Can You Really Sue Over Hot Coffee?
Recently, a story of hot coffee made news once again as a Philadelphia man has dropped a lawsuit alleging that Wawa’s coffee is too hot. The man did not spill the coffee on himself but a faulty dispenser in the Wawa store caused his injuries. The man has decided to not pursue his lawsuit.
The story did have people around Philadelphia talking and debating on whether or not such lawsuits are frivolous. After all, even though it happened over 20 years ago, the lawsuit against McDonald’s for hot coffee is still one of the most talked about civil cases. Both cases beg the question, can you really sue over hot coffee?
Store and Restaurant Owners and Negligence
When determining if you can file a lawsuit against a store or restaurant owner, you must first determine if they were negligent. If they were and that negligence caused your injuries, the chances are you have a pretty good case. It’s not clear why the Philadelphia man dropped his lawsuit, but perhaps he realized the Wawa store owner was not negligent.
The McDonald’s case was quite different. The public turned on the woman when that case was brought, stating that she should have known coffee was hot. However, this isn’t necessarily true. Yes, coffee is hot, but it should not be so excessively hot that it causes third-degree burns when it spills on someone. This is what happened in the case, and the woman had a right to hold McDonald’s liable.
In addition, McDonald’s had received over 700 customer complaints about the temperature of their coffee before the woman had become severely injured. McDonald’s chose to ignore those reports and eventually, someone became injured. That shows negligence, and any time a person or company is negligent and that causes injury to someone else, injured parties can and should hold negligent parties responsible.
Comparative Negligence and Hot Coffee Cases
Of course, just because one hot coffee case was successful doesn’t mean that future cases will always see the same outcome. Despite what the public opinion was at the time of the McDonald’s incident, the woman had a very good case, even though she was partly responsible for the accident.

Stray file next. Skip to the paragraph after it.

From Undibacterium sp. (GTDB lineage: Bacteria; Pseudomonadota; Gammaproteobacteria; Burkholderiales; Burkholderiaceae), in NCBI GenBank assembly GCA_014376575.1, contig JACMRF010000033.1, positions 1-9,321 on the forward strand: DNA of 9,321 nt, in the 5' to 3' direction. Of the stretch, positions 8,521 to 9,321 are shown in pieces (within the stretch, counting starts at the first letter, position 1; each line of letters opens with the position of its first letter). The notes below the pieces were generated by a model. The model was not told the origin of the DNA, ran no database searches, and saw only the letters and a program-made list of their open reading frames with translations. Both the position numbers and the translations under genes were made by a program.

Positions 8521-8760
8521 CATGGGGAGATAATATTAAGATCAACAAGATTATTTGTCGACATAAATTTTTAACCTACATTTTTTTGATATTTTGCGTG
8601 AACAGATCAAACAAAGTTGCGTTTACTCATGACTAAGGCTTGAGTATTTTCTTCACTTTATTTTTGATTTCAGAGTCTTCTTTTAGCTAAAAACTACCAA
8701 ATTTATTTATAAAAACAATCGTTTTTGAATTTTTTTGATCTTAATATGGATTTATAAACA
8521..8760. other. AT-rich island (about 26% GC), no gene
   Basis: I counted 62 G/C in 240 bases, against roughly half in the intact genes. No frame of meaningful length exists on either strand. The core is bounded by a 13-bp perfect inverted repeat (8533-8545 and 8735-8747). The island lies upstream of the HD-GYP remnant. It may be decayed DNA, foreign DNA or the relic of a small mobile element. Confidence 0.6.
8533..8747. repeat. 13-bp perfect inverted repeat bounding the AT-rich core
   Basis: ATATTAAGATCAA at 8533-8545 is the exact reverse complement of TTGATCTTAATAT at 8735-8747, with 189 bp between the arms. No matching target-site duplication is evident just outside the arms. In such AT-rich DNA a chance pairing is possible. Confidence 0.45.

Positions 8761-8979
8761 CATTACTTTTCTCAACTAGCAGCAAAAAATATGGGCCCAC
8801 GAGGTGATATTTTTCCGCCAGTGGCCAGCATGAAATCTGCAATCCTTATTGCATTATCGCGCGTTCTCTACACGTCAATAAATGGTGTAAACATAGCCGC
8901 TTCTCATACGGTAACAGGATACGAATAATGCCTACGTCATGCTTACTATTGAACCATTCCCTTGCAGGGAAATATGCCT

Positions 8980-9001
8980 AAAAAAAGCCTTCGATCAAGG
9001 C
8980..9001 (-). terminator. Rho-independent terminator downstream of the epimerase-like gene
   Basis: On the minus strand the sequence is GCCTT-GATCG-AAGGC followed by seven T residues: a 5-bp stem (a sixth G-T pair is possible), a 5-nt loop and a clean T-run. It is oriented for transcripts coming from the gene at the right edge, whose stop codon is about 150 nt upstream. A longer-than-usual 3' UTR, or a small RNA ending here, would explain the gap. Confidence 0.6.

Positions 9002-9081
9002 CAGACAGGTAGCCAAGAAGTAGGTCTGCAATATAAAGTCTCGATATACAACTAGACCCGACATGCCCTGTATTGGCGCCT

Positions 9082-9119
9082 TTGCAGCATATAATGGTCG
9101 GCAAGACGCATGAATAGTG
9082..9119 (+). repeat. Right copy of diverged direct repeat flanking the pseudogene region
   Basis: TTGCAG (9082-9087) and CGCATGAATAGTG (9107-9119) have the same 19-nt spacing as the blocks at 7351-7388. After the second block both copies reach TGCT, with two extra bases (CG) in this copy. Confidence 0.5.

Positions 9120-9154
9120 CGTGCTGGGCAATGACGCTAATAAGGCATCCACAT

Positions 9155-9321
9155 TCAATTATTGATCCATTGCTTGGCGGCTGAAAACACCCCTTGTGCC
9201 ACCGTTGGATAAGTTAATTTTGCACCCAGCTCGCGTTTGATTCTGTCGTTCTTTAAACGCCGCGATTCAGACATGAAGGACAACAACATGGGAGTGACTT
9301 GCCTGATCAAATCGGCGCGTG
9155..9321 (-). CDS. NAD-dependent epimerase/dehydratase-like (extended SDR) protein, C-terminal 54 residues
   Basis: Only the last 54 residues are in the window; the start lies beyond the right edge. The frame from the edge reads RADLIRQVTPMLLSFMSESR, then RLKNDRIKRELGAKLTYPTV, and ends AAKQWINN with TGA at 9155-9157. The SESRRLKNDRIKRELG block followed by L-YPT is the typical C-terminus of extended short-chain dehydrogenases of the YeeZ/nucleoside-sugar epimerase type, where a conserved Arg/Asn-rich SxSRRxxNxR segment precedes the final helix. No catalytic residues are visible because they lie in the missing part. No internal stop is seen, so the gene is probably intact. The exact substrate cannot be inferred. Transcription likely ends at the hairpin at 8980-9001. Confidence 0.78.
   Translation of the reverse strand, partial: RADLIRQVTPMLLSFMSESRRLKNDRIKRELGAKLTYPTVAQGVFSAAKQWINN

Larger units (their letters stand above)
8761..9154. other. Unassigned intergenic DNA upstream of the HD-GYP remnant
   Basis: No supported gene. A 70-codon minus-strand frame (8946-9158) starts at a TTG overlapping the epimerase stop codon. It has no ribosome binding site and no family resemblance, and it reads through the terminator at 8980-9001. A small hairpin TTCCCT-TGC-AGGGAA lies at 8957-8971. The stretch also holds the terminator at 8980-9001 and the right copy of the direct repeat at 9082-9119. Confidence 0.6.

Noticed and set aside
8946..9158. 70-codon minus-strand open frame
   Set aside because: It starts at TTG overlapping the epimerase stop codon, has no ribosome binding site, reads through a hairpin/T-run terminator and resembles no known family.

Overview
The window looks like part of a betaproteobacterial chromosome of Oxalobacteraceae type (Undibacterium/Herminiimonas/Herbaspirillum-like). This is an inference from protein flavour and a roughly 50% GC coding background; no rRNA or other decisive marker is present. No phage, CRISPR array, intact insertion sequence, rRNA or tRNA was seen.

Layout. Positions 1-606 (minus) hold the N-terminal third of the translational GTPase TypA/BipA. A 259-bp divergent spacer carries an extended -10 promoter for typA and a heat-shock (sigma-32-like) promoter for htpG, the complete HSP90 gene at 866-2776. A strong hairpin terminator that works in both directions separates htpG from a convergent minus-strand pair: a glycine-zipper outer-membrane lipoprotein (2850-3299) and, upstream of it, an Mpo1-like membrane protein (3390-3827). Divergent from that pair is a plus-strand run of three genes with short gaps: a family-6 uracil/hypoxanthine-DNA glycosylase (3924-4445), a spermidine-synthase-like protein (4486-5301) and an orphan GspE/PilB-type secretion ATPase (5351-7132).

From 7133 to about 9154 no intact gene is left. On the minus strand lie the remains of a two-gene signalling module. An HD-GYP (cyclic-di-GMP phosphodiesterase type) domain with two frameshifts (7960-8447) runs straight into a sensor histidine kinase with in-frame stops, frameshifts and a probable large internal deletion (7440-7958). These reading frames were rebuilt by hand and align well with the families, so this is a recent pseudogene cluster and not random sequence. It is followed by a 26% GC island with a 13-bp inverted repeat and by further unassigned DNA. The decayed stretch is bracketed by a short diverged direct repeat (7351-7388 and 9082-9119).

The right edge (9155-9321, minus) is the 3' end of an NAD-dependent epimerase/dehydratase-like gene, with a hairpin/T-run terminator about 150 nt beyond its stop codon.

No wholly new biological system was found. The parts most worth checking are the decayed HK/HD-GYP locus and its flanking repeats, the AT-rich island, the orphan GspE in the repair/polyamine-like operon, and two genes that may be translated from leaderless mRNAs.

The woman became burned while sitting in the parking lot of McDonald’s with her grandson. She took the lid off the coffee to pour in cream and sugar, and that’s when the hot coffee spilled onto her legs and caused third-degree burns. The courts took this into consideration when deciding on her case, and determined she still deserved compensation although it was ultimately reduced somewhat due to her own fault.
This is the concept of comparative negligence in Pennsylvania. This legal statute still allows injured accident victims to collect compensation if they contributed to the accident, but states that the courts must reduce the injured person’s compensation. In the McDonald’s lawsuit, the woman won $3 million, but would have won more if the jury found she wasn’t partially to blame for the accident.
In most suits, and hot coffee lawsuits in particular, the defendant will raise the defense of comparative negligence so the property owner or restaurant can reduce the amount of compensation they must pay. A skilled attorney can help fight these claims and get accident victims the compensation they deserve.
Have You Been Hurt or Injured by Someone Else’s Property? Call a Philadelphia Personal Injury Attorney
If you’ve been hurt or injured by someone else’s property, whether it was your neighbor’s or a giant fast food chain, call an experienced Philadelphia personal injury lawyer for help.
At van der Veen, Hartshorn, and Levin, we know there’s often more to these cases than what appears at first glance. We know that property owners have a responsibility to keep anyone that enters onto their property safe, and we want to help you hold them liable when they fail to do that. If you’re hurt, contact us at 215-515-6892 or fill out our online form. You may be entitled to compensation, and we want to help you get it.